The French Bulldog Club of England was established in 1902 by a little gathering of devotees committed to the safeguarding, advancement, and prosperity of the breed; over 100 years after the fact, those points stay unaltered. Funny, smart, wicked; the rundown of descriptive words depicting our cherished French bulldogs is long and shifted. We trust that the activities of our club can help those inspired by this breed to be better educated. It has been more than one hundred years since a little gathering of aficionados met at 32 Eaton place, London (the home of a veterinary specialist, Mr. F. W. Cousens), with the end goal of establishing a club for our breed. Lady Lewis, a main pioneer in England in the battle to get the French bulldog perceived as a different breed in its own privilege, was chosen as the club’s first president, a post she held for eighteen years.

Notwithstanding the group’s determination to accomplish that acknowledgment, the new advisory group set down in the club’s unique rules, in that its motivation was to promote the rearing of immaculate French bulldogs and also to encourage the raisers, the judges, and the exhibitors to utilize the appropriate standards by which French bulldogs should be judged.

It was a few years before the kennel club, at long last, received the full acknowledgment, which the club was looking for, allowing the French bulldog an English name as opposed to bouledogue francais. By then, the club was flourishing and a substantial number of members had joined and were giving it their backing. The main club show was held in 1903; at Tattersalls (the main auctioneer of race horses in the United Kingdom and Ireland).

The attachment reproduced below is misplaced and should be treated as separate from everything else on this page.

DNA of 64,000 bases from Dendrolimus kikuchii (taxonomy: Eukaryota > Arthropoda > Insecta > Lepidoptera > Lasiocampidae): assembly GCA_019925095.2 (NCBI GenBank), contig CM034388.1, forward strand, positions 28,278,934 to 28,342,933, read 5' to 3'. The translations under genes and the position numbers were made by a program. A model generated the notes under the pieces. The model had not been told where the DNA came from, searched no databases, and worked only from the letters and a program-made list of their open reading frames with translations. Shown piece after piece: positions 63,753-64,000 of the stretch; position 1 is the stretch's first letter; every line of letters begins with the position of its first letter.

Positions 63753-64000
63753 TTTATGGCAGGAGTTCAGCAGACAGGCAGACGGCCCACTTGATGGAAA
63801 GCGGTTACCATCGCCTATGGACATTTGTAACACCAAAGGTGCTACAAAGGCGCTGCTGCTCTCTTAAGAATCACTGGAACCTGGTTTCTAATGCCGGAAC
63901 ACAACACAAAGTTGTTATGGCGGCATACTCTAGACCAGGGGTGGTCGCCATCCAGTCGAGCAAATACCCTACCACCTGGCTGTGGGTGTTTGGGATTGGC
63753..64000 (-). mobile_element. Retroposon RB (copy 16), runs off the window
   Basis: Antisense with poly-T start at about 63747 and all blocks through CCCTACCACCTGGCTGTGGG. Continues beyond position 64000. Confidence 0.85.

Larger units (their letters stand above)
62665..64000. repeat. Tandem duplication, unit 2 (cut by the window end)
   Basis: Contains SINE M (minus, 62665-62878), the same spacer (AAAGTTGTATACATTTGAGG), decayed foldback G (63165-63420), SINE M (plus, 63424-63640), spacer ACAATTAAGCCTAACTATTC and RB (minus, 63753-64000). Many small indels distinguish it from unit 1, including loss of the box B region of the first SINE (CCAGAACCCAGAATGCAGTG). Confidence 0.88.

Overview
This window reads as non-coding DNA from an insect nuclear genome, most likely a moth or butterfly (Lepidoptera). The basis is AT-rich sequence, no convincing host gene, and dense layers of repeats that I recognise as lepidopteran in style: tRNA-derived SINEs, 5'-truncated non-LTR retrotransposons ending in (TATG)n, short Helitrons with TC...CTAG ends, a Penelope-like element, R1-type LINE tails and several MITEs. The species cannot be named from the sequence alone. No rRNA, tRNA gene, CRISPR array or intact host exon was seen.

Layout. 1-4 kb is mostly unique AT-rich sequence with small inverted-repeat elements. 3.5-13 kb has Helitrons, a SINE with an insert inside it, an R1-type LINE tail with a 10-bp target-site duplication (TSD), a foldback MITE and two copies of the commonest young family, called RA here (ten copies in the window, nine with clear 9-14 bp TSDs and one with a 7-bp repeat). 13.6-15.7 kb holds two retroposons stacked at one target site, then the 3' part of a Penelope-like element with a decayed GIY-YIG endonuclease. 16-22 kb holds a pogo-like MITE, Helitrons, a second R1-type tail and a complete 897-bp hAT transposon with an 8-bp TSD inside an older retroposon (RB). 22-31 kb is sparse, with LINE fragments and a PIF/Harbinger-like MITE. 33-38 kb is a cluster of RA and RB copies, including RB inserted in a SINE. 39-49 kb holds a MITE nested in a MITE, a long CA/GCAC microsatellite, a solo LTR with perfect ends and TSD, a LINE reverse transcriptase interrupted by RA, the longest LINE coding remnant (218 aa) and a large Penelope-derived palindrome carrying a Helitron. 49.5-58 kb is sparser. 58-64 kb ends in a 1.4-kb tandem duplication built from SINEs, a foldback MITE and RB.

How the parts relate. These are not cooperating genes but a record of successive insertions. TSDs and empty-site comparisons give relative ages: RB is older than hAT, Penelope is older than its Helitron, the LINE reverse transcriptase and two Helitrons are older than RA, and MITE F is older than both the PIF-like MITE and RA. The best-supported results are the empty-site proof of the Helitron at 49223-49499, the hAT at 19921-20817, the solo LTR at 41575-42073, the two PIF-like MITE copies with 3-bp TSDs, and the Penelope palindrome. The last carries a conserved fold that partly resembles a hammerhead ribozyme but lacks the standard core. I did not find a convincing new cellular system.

Up to 1939, these shows were predominantly held in London and regularly in conjunction with another breed. From 1945, the example of holding a championship show and an open show every year has been kept up, including a members’ limited show, . For about 50 years now, these shows have been held in lobbies in the Home Counties.

An end of season party is held yearly. Workshops are held every now and then on different parts of the advancement of the breed and, additionally, the compulsory classes required by the kennel club for potential judges of the breed. The club is controlled by a committee of twelve members, chosen by postal vote of the membership and serving for a term of three years, four of the committee being liable to decision every year, either by remaining for re-race or retirement. The committee chooses its own chairman, vice-chairman and honorary treasurer. It is served by an honorary secretary selected by the committee. The president, as well, is chosen by postal vote and serves for a long time; on the same premise as the committee members.